In sports like hockey and football, players already use a variety of protective gear to help them stay safe while playing sports. The Q-Collar, according to Loftus, should not replace existing helmets and other devices.

“The device was studied with users wearing the Q-Collar with other protective sports equipment associated with specific sports activities, such as helmets and shoulder pads,” Loftus says. “The Q-Collar does not replace, and should be worn with, other protective sports equipment.”

To create a safer environment for athletes, Williams believes that it is important to take a multifaceted approach. “If there are potential benefits from equipment, then certainly we don’t want to ignore those,” Williams says. “But we want to make sure that we understand them. There’s also going to be benefits from changing behavior.”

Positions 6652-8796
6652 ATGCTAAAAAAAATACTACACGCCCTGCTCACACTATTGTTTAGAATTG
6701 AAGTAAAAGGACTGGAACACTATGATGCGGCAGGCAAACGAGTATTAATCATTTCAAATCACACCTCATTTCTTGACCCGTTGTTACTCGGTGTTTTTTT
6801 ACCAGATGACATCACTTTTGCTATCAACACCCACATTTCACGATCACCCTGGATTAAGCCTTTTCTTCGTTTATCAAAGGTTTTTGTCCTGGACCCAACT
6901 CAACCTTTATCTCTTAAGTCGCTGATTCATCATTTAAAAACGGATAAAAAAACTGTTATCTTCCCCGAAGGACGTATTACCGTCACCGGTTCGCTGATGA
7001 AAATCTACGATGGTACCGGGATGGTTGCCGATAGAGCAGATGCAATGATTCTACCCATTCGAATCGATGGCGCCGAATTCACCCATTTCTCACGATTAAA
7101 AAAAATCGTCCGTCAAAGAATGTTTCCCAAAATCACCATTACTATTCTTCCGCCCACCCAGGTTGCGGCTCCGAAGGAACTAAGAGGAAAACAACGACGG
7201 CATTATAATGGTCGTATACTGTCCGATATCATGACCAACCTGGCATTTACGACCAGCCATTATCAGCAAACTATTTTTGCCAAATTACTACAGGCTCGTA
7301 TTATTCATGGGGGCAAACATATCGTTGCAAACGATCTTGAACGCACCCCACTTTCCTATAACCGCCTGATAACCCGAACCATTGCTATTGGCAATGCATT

Part of this changing behavior also extends to making sure an athlete stops playing and gets evaluated if they show signs of a concussion, according to Labiner.

“If you go back too soon, you’re at risk for not only injuring yourself further but then also prolonging your recovery,” she says. “I like to remind kids, ‘Would you like to miss one game now, or is it so important to go back to that one game, and particularly miss out on the rest of the season?'”

The Centers for Disease Control and Prevention outlines some important rules that people should enforce on the field to help reduce the risk of a concussion or other serious brain injury. These could be helpful in creating safer sports culture:6

Striking another athlete in the head

Using their head or helmet to contact another athlete

Making illegal contacts or checking, tackling, or colliding with an unprotected opponent

Trying to injure or put another athlete at risk for injury